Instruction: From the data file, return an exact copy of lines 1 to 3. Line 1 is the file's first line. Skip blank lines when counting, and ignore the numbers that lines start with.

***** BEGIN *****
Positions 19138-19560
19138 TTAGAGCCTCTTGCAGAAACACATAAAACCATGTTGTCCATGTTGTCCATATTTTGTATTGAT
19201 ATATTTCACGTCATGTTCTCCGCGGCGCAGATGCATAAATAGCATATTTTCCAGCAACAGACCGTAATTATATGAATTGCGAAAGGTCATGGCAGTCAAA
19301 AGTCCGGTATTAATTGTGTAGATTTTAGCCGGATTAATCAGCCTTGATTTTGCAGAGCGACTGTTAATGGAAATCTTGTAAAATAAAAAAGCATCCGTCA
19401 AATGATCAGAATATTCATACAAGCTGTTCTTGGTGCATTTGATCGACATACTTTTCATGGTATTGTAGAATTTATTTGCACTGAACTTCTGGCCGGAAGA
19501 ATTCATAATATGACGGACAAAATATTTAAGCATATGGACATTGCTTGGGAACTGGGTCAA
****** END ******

Positions 19138-19560
19138 TTAGAGCCTCTTGCAGAAACACATAAAACCATGTTGTCCATGTTGTCCATATTTTGTATTGAT
19201 ATATTTCACGTCATGTTCTCCGCGGCGCAGATGCATAAATAGCATATTTTCCAGCAACAGACCGTAATTATATGAATTGCGAAAGGTCATGGCAGTCAAA